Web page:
"Sounds like your trying to plug leak after leak in a boat that's destined to sink."

Leroy rolled his eyes. "Are you going to be making those stupid boat puns at me til I'm dead from cancer? Anyway-"

"Sorry Leroy, quiet a sec would ya?" Koko cut in, raising a finger.

Some disco long player had ended a minute ago, and the DJ had slipped on a new '12 record after briefly naming the group and the jam in question over his mic as Leroy had gone into Stevie's story. But despite not paying attention at first, in the space of one minute or so Koko found himself sucked in completely. This song...it was so strange...but so smooth. Who were these guys? The DJ said they were from Germany or something...

And then the lyrics came, and Koko's attention was suddenly pulled toward Steven Harter, who had stood up from his stupor at some point after the song began. Tears were running uncontrollably down his cheeks before the first chorus had run its course. As the song played out over the next ten minutes, Koko realized he felt a little misty eyed himself, a rare event under most circumstances.

"Take my life and write it down
Sure won't take much time
Won't be so much there to see
It's all between the lines.

Tried my hand at better things
Never worked out right
Spent 10 years to find the dream
Was there before my eyes

And now I try to make up for those days
Make a new start
Can't be worse than that day.
Try to forget all those times..
Make a new start
And live out the lie
And live out the lie..."


As Steven let his tears flow and the couples continued to dance (with the occasional uneasy sideward glance) and the smoothness of the jam petered off into quiet, Leroy handed Koko his drink. Koko nodded, threw in a few bucks. After an exchange of nods, the sailor-turned-wannabe singer/songwriter walked out toward the water and left the music behind him. His mood had turned around unexpectedly: seeing a broken war veteran actually start crying to the sort of music Koko loved was...actually very sombering. And yet it made him happy too.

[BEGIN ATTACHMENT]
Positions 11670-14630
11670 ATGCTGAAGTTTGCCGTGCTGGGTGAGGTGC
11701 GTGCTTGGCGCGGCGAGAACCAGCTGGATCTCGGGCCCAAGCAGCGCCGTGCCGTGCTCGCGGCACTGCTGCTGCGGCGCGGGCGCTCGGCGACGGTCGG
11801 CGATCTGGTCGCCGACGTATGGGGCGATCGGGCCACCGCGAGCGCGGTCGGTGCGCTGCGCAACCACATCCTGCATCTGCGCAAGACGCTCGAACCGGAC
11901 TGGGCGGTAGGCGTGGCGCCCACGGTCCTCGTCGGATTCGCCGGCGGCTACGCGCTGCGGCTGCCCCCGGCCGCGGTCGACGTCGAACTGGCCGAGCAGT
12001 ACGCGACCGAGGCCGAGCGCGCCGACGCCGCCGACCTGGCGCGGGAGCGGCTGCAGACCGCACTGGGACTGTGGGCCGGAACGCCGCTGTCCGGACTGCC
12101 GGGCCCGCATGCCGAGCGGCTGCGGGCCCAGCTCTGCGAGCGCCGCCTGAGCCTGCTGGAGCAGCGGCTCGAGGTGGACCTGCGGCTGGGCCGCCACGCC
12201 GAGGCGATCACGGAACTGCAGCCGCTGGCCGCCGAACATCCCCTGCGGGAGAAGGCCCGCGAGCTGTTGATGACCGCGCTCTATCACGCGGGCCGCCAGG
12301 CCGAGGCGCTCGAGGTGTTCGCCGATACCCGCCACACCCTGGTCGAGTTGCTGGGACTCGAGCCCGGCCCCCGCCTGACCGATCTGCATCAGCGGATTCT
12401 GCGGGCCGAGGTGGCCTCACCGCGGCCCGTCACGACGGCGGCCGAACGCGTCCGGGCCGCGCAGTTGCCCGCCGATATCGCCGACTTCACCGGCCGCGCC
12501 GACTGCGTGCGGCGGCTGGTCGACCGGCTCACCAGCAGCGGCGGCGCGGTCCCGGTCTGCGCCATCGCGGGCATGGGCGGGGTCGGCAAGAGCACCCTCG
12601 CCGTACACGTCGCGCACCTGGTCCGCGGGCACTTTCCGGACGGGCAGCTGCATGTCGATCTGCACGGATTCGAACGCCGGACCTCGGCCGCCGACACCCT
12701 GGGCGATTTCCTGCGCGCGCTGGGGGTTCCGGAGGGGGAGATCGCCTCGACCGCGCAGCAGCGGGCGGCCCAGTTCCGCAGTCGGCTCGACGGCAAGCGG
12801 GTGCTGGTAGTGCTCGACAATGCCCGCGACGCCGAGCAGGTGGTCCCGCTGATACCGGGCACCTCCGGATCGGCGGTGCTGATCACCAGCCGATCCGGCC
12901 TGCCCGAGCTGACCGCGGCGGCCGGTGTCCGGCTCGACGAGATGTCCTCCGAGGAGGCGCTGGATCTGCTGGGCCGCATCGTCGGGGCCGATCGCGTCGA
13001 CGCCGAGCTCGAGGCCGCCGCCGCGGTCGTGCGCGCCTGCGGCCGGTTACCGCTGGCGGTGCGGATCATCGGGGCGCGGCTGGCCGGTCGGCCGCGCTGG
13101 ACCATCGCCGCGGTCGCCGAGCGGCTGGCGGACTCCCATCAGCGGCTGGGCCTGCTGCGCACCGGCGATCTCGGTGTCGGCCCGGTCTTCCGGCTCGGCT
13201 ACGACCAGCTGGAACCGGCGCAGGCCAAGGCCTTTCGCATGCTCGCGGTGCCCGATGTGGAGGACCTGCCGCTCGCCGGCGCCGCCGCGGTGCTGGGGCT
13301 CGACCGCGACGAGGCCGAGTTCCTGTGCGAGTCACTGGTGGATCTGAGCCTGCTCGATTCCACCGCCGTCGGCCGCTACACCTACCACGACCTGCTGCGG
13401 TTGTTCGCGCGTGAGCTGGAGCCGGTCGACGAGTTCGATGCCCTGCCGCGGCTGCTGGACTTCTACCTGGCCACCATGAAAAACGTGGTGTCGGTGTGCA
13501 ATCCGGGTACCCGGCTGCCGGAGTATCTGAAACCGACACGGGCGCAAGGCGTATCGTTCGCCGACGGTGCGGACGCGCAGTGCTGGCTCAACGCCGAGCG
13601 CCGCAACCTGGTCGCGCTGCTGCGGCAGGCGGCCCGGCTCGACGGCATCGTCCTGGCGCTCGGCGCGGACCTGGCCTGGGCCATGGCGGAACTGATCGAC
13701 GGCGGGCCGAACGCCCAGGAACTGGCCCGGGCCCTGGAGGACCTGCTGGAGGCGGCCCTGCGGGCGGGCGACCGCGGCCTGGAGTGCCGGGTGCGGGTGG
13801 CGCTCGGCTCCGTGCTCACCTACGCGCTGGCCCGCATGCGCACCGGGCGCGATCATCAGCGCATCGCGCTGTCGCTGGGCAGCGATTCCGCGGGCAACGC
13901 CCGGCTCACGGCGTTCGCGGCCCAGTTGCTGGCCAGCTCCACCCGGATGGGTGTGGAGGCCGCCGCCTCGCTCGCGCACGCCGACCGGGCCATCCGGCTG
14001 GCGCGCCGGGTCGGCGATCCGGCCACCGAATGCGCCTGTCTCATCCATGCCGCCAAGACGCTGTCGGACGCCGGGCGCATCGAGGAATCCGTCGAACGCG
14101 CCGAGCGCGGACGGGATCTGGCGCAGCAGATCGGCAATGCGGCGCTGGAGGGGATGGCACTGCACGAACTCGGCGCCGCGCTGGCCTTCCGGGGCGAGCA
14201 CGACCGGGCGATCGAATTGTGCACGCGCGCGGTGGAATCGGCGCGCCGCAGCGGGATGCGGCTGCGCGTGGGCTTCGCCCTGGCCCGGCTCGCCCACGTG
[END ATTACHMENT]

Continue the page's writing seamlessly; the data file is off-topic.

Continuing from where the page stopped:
And most importantly, it made him feel like maybe he could really pull this off for Amadeus despite his initial misgivings. If a song that smooth could come from some bunch of landlocked Krauts he had never even heard of before, who was he to feel discouraged? The talent was out there all over the world...he just had to find it. Simple as simple could be. He just had to stay focused!

He watched the water for awhile, smiling a bit without realizing it. As the stars flickered like dim apparitions above the L.A. haze, he downed his Viridian and eventually made his way along the shore toward his private boathouse. He would rest, stay positive, and prepare for the coming day ahead...

Lake - Between The Lines (from Lake, 1977)

This delicious hybrid between progressive rock and vintage L.A. jazz-rock groovage was the closing number on German rock band Lake's self titled debut from '77, and its quite a doozy truth be told. Texturally its not all that different from the kind of stuff Fleetwood Mac and Ambrosia were churning out in the first part of the early 70's, but the huge vocals of James Hopkins-Harrison and that killer interplay between the Hammond organ and that modular keyboard motif is the stuff of legends. And for those who care about lyrics, the song tells the story of a man running from a regretful past and, desperately, trying to achieve some semblance of an upstanding life despite a poisonous guilt eating him alive from the inside out. Not the typical sort of thing you run into when your looking for a disposable Anglo-funk breezer to play on your boat, but these are the gems that make this genre worth exploring and talking about.
__________________
My Top 30 Albums of 2018
Quote:
Originally Posted by Frownland
You can't blame the Jews for everything...just most things.
Quote:
Originally Posted by OccultHawk
Trump might be the best thing since free jazz.

Last edited by Anteater; 12-14-2014 at 09:03 AM.
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Old 12-18-2014, 06:20 PM   #9 (permalink)
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The Making Of: Steely Dan's Aja


Instead of the madcap adventures of Captain Koko or a new album spotlight, lettuce take a look at the making of yacht rock's equivalent to 'Sgt. Pepper's Club', the immaculate pinnacle of L.A. Westcoastiness known as Aja, courtesy of Steely Dan.

I'll be giving this baby a review of it's own down the line at some point, but this hour long look into the album's background is both wryly amusing and quite fascinating in equal measure. Enjoy!
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Old 12-18-2014, 06:43 PM   #10 (permalink)
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^^^^

That whole "Classic Albums" series is great.

Really like that Steve Kipner stuff.